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'Charlie's Angels': 'Smallville' producers talk their reboot's creative approach, casting, and... a dog named Bosley?!

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drew-barrymoreImage Credit: James Devaney/WireImage.comMiami is officially the hottest crime-fighting town on television. See: CSI: Miami, Dexter, and Burn Notice. Since you can’t have too many guardian angels keeping the peace in Miami (especially now that evil pro basketball racketeer LeBron James lives there, not to mention the occasional mischief making visit from those Kardashian sisters), TV’s sexiest and clearly most sinful setting will soon be home to the three more sentinels: Charlie’s Angels, a new television version of the classic 70s action drama slated for next year on ABC. Guiding the project will be the guys who successfully put young Clark Kent on the road to Superman in Smallville, the producing team of Al Gough and Miles Millar. Drew Barrymore—who produced and starred in two big screen translations—will serve as exec producer. Why set the show in the present-day Miami? In order to help the new show distinguish itself from its predecessors while remaining true to its core values. “Sun and surf are in the Charlie’s Angels DNA,” says Gough. “But we didn’t want to revisit Los Angeles, since that was done in both the original TV series and the movie series.”

ABC (the network home of the original Charlie’s Angels) and Sony (the studio owner of the franchise) have been keen to relaunch the Charlie’s Angels franchise, which premiered in 1976 with Farrah Fawcett, Jaclyn Smith and Kate Jackson in the leads. (Fawcett left after the first season and was replaced by Cheryl Ladd.) At one point, Lost exec producer Carlton Cuse had been recruited to help develop a new version of the show. Last fall, Josh Friedman, exec producer of Fox’s now-defunct Terminator: The Sarah Connor Chronicles, was tapped to write a pilot script, but it was never produced. Gough doesn’t want to give too many details away about the angle he and Millar are taking on Charlie’s Angels, but he would say this: “It won’t be campy or retro. The characters are real and emotionally grounded, but they still like to have fun, wear great clothes, solve crime and kick some serious ass. There are three new angels and one mysterious Charlie—and he’s still on the box, not skyping or teleconferencing.” Charlie’s lack of physical presence could be a source of mystery in the show, as Gough adds the following: “Yes, there is a reason why, and no we won’t tell you now.”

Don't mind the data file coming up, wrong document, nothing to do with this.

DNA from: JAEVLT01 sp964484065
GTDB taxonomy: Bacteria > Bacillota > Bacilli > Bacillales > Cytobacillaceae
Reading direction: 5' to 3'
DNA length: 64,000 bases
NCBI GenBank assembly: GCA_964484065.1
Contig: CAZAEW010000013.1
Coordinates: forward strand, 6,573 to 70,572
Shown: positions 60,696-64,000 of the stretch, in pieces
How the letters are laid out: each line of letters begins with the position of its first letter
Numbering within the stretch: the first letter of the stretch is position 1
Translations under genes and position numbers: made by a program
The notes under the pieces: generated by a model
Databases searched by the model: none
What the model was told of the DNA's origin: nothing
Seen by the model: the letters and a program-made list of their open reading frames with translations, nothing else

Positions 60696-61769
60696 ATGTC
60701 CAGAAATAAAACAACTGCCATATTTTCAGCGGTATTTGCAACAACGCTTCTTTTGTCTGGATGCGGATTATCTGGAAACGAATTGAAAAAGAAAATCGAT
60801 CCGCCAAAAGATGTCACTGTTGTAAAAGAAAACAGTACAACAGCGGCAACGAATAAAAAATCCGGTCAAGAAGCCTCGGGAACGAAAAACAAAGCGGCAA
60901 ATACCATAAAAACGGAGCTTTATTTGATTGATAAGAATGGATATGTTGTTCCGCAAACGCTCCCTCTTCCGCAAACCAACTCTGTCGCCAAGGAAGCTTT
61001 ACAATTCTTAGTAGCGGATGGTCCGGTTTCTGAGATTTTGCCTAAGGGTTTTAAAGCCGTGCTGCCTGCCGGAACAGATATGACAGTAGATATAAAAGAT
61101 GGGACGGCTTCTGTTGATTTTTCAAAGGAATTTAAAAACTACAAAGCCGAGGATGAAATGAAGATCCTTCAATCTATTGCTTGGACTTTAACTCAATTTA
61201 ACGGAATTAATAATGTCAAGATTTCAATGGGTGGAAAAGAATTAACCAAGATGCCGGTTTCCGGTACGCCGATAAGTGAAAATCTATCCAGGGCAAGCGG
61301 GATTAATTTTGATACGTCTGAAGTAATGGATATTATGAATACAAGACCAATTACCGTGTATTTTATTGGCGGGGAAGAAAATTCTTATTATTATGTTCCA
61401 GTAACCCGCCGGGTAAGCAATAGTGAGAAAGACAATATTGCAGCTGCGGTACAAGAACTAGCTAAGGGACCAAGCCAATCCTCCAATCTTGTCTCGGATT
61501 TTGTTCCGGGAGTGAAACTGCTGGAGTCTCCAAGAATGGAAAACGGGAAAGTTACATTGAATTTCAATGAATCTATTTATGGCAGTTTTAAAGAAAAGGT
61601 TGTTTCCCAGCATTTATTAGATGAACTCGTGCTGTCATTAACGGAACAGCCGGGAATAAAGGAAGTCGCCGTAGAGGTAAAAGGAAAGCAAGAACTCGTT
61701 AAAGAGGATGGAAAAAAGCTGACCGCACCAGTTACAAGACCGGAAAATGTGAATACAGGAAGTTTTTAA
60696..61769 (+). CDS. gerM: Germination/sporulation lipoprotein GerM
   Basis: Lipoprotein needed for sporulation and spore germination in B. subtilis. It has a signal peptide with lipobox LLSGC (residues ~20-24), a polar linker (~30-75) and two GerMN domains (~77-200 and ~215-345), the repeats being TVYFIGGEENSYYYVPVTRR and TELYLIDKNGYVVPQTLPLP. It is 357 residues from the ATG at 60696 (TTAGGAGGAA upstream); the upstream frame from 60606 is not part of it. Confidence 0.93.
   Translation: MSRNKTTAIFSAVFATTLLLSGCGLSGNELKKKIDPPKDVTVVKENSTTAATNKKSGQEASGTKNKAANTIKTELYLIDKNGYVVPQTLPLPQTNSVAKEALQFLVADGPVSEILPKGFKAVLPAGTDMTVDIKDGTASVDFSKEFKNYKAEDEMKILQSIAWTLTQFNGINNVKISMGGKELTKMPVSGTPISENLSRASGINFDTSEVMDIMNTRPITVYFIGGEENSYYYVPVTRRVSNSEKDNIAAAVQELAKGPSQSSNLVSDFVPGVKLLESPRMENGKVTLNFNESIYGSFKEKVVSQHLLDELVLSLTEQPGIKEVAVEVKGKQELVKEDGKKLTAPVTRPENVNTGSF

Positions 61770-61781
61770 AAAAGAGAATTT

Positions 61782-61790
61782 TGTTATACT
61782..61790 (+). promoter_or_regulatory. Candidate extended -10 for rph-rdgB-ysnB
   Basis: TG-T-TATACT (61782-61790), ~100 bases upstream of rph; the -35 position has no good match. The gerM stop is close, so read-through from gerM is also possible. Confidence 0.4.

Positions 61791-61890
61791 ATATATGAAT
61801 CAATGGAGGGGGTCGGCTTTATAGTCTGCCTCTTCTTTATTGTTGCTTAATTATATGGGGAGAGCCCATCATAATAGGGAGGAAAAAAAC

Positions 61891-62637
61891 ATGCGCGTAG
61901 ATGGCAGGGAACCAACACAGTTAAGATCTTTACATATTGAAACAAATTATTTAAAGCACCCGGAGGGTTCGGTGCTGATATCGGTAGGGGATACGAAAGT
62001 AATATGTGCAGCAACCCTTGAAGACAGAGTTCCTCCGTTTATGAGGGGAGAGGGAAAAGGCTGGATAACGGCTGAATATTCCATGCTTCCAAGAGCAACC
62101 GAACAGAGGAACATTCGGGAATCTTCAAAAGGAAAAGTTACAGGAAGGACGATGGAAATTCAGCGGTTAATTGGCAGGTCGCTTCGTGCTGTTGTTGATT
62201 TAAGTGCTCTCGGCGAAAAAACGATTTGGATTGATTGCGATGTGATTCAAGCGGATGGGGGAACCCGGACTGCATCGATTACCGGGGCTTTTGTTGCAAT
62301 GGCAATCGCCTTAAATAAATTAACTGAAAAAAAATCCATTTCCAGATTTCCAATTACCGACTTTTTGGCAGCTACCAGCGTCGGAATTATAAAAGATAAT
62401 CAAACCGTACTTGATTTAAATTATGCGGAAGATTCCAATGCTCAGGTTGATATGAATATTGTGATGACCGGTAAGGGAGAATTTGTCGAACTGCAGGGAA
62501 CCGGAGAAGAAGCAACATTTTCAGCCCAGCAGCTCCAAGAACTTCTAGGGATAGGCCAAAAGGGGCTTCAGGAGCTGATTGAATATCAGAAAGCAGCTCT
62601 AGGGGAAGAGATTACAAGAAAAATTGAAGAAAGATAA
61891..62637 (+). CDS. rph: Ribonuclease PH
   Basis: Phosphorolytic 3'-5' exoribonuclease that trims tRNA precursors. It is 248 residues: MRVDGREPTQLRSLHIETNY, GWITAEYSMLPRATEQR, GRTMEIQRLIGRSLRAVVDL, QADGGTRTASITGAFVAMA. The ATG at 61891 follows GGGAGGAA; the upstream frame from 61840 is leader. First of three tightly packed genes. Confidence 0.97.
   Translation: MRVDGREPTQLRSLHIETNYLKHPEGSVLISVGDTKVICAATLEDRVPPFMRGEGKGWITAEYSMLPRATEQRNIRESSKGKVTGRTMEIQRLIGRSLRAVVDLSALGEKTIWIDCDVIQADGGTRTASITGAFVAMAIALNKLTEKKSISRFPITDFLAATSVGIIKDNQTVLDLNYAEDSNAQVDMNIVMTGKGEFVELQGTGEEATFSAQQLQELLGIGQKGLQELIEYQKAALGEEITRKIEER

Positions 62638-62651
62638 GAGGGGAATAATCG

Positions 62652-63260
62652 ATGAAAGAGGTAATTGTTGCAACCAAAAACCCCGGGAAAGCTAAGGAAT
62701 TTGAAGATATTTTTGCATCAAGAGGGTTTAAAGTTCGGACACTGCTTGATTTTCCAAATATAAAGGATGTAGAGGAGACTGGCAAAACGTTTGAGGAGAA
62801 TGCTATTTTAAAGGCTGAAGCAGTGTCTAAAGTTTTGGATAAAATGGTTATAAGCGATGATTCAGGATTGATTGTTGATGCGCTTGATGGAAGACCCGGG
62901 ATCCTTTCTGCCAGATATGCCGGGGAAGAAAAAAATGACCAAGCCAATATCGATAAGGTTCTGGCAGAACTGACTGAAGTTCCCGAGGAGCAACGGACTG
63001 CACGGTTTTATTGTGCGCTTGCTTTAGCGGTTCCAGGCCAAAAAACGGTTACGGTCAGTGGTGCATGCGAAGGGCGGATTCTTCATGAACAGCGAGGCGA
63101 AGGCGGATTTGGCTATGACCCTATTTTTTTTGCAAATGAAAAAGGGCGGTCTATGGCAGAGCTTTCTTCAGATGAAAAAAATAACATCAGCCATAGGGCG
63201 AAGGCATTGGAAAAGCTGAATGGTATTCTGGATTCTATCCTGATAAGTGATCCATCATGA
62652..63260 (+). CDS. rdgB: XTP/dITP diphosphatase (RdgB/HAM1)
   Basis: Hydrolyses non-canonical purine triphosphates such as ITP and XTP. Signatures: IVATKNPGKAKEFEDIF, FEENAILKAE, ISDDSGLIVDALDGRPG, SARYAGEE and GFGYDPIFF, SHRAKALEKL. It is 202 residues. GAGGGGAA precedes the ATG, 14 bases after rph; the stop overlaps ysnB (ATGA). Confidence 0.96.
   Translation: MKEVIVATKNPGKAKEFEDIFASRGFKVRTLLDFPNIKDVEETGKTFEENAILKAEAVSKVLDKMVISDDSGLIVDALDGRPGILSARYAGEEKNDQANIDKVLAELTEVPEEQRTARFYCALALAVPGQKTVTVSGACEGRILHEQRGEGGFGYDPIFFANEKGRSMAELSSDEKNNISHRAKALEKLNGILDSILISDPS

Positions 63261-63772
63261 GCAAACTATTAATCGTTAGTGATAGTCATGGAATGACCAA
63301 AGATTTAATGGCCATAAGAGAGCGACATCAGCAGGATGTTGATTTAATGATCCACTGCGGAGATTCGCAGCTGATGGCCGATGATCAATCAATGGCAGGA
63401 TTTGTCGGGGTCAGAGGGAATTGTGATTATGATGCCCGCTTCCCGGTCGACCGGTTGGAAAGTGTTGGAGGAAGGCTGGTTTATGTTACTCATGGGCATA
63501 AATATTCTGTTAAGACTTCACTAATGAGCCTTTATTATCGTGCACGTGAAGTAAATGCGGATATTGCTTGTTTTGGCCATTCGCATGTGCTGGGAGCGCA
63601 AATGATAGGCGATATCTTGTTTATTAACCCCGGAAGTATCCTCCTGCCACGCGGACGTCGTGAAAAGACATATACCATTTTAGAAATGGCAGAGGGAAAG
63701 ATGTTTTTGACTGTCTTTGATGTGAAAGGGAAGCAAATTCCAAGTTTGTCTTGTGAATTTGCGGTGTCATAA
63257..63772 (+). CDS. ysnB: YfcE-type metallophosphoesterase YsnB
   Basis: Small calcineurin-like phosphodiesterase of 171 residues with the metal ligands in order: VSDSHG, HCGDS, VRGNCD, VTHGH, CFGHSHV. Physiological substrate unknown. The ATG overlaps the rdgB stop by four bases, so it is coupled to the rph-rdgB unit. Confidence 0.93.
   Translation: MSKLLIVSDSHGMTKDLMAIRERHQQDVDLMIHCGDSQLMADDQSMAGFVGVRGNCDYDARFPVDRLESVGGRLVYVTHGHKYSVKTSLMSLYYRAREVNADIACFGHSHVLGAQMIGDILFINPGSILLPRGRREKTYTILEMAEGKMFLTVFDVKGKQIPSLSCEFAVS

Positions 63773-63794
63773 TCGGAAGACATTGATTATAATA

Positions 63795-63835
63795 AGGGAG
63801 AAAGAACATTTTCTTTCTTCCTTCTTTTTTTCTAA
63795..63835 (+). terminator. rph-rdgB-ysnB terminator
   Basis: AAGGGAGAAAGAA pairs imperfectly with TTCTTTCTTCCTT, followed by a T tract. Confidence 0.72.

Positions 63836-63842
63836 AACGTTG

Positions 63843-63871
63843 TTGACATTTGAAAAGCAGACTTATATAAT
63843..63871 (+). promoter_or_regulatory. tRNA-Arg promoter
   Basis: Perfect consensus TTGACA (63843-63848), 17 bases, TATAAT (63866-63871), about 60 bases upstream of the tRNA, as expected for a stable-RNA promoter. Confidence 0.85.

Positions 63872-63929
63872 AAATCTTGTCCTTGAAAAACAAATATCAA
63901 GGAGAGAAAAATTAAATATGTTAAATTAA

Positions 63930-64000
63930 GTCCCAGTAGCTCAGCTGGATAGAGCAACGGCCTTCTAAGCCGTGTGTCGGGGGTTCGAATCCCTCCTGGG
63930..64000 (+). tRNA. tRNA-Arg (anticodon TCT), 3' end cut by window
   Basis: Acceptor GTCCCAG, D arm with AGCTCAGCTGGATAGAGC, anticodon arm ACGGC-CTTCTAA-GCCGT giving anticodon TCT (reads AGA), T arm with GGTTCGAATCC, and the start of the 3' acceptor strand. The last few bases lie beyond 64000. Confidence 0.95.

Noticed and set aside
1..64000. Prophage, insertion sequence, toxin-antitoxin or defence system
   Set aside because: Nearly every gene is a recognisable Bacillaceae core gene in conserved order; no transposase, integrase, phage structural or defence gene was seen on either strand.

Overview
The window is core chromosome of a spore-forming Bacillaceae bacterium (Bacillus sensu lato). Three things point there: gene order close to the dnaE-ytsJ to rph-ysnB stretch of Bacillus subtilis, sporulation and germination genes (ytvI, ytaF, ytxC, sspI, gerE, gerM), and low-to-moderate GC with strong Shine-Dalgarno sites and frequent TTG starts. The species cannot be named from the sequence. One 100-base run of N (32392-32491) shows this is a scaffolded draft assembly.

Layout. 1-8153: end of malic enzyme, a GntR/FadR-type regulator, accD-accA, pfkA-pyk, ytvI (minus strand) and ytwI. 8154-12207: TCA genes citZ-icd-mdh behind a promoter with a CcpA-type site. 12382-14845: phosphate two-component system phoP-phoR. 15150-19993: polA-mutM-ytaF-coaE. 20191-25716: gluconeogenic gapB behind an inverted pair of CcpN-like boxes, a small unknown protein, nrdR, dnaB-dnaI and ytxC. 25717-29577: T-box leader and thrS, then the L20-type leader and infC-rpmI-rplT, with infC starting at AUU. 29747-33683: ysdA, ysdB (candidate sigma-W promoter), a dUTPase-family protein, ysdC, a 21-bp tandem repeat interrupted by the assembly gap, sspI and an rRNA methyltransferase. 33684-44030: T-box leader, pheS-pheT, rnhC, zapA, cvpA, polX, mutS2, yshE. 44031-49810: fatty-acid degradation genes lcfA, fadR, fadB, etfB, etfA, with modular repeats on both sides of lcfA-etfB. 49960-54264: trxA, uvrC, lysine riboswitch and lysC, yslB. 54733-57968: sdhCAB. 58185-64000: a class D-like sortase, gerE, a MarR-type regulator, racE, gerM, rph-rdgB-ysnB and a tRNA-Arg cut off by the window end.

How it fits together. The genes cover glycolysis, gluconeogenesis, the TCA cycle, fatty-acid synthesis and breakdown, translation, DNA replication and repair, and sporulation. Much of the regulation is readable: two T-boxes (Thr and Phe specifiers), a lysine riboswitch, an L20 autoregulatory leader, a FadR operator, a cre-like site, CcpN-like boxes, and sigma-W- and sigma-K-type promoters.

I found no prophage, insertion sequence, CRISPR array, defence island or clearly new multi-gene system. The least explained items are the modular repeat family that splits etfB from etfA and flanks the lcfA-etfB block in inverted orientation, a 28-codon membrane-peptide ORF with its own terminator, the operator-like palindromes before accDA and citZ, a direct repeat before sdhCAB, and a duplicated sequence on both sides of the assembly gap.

Why did the Smallville producers want to make Charlie’s Angels their next big TV project? “Because after tackling Superman, the pop culture third rail didn’t scare us anymore,” jokes Gough. “We were approached by Sony Television, and to be honest, we initially found the prospect very daunting. The question when approaching any reboot is ‘Why now?’ How do you make it relevant for today’s audiences? Miles and I believe we figured out a way to do that. We pitched it to our partners Leonard Goldberg, Drew Barrymore and Nancy Juvonen, who have been the caretakers of this franchise, and they really liked it. More importantly, ABC got excited about it.” Cynics may roll their eyes at yet another Hollywood reboot of a classic entertainment brand (hello, Hawaii Five-O)-—and Gough gets it. Still, he hopes viewers will give the show a chance. “We realize that we have a big target on our backs,” he says, “but we hope to surprise people and bring a whole new generation to Charlie’s Angels.”

As for the actresses who play these new century TV Angels, there have been reports that producers are looking for a multi-ethnic trio. Gough will only say that the casting process has begun. “The timetable is NOW,” he says. “Seriously, we started this week with our casting director John Papsidera (The Dark Knight, Inception). We now have the arduous task of seeing hundreds of potential Angels.” Will a recognizable star voice intone the part of the mysteriously distant Charlie? Gough is keeping mum on that one. (Dynasty’s John Forsythe, who died earlier this year, did the honors in both the first TV series and the movies.) The team is also hunting for someone to play Charlie’s liason to his do-gooding damsels, Bosley, played in the first TV series by the late David Doyle and represented in the Drew Barrymore films by Bill Murray and Bernie Mac. Gough says that in a “huge departure from canon,” the new Bosley will be… a dog. “KIDDING,” says Gough. “Unless the test audiences hate the real Bosley we cast, and then we are totally going the pooch route.”

The fundamental appeal of Charlie’s Angels? It’s about three smart, capable women who not only save the day, but also have each other’s back. It’s about friendship. It’s about teamwork. And you only have to deal with your boss via speakerphone! I think that appeal is timeless.”

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